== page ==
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Dennis Traub
Dennis Traub

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3 Quick Tips for Input Validation

Input validation is a technique used to ensure that input data is properly formatted and within an expected range before it is processed by the application. By implementing input validation, developers can mitigate several common security threats, such as SQL injection, cross-site scripting (XSS), and path traversal.

  • SQL injection occurs when an attacker injects malicious code into an application's input fields in order to gain unauthorized access to a database.

  • XSS attacks involve injecting malicious code into an application's input fields in order to execute scripts on the client side.

  • Path traversal, also known as directory traversal, occurs when an attacker manipulates input fields to access files or directories outside of the intended directory.

These types of attacks can be mitigated by properly validating and normalizing input to ensure that it is within the expected range and format, and by sanitizing input to remove any potentially malicious code.

In this post, I will show three ways to effectively implement input validation in your application.

1. Use Allowlists, not Blocklists

An allowlist is a list of allowed characters or values, while a blocklist is a list of disallowed characters or values. When using a blocklist, it can be difficult to anticipate all possible attack vectors and ensure that your application is protected against them. On the other hand, using an allowlist lets you specify exactly what input is accepted by your application, making it more secure.

For example, if you are validating an email address, you can use a regular expression to ensure that the input is in the correct format. The regular expression used in this code example is a standard pattern for email validation. The function returns true if the input matches the pattern and false if it doesn't.

const emailRegex = /^(([^<>()[\]\\.,;:\s@\"]+(\.[^<>()[\]\\.,;:\s@\"]+)*)|(\".+\"))@((\[[0-9]{1,3}\.[0-9]{1,3}\.[0-9]{1,3}\.[0-9]{1,3}\])|(([a-zA-Z\-0-9]+\.)+[a-zA-Z]{2,}))$/;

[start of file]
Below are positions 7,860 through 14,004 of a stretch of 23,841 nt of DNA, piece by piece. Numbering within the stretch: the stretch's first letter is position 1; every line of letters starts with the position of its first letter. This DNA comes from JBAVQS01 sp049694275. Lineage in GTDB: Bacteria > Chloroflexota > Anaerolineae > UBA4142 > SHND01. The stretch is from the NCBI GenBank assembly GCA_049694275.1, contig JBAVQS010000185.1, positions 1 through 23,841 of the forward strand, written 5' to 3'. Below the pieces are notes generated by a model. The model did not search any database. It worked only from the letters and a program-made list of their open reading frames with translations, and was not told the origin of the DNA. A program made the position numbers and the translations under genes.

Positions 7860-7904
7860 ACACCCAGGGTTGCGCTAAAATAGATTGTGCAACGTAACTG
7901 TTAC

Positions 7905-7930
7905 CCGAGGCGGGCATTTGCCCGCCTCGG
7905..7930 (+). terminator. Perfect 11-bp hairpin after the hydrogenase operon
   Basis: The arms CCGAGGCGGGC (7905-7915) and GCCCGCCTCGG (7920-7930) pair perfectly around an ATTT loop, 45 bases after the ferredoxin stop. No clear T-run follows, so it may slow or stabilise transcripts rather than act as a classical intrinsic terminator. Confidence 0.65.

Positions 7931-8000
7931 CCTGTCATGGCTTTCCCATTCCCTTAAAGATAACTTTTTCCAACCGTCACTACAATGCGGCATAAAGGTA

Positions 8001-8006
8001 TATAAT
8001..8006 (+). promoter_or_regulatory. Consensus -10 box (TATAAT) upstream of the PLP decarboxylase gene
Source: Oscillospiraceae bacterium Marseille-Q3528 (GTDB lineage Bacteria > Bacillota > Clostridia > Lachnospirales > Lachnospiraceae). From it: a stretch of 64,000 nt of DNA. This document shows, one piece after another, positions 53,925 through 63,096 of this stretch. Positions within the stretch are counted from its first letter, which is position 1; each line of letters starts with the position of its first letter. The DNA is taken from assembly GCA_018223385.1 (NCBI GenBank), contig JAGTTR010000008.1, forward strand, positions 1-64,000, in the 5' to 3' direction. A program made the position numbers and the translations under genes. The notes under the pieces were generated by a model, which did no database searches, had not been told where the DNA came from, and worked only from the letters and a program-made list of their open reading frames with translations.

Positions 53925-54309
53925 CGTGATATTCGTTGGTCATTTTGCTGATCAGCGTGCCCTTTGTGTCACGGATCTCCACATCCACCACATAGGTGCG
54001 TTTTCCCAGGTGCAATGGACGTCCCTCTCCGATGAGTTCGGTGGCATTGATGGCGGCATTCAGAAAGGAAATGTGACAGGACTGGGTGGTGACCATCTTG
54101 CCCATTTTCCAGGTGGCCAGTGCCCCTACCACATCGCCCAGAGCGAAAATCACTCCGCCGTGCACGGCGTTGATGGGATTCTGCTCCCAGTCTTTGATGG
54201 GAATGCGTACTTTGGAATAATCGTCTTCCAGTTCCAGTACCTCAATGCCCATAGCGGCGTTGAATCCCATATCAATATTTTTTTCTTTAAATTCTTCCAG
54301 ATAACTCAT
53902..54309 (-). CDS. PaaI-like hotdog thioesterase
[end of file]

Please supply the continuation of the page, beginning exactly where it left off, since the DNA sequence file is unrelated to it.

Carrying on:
function validateEmail(email) {
    return emailRegex.test(email);
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2. Use a Sanitization Library

It's also important to sanitize user input to prevent the injection of malicious code. Several libraries can help you with this such as xss-clean, dompurify or santize-html.

Here is an example of how to use dompurify to sanitize user input:

const DOMPurify = require('dompurify');

function sanitizeInput(input) {
    return DOMPurify.sanitize(input);
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This function uses the DOMPurify library to sanitize the input. The DOMPurify.sanitize() method takes the input as an argument and removes any potentially malicious code or scripts that may have been injected. This helps prevent SQL injection and cross-site scripting (XSS) attacks and ensures that the input is safe to use in the application.

3. Normalize and Validate Paths

One way to protect against path traversal attacks is to use the path.normalize() method provided by the Node.js path module. Here is an example of how to use this method to protect against path traversal attacks:

const path = require('path');

function protectPath(filePath) {
    const safeFilePath = path.normalize(filePath);

    if (safeFilePath.startsWith('/path/to/intended/directory')) {
        // Perform file operations on the safe file path
    } else {
        throw new Error('Invalid file path');
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This function takes a file path as an argument and normalizes it, replacing any instances of ../ or ./ with the absolute path. If the normalized path is within the intended directory, the function performs the file operations, otherwise it throws an error.


Input validation is a crucial aspect of application security. By limiting input to expected values and using libraries to normalize and sanitize data, you can ensure that input data is properly formatted, within an expected range, and free of potentially malicious code before it is processed by the application.

Do you have any tips for input validation? Let me know in the comments below πŸ‘‡

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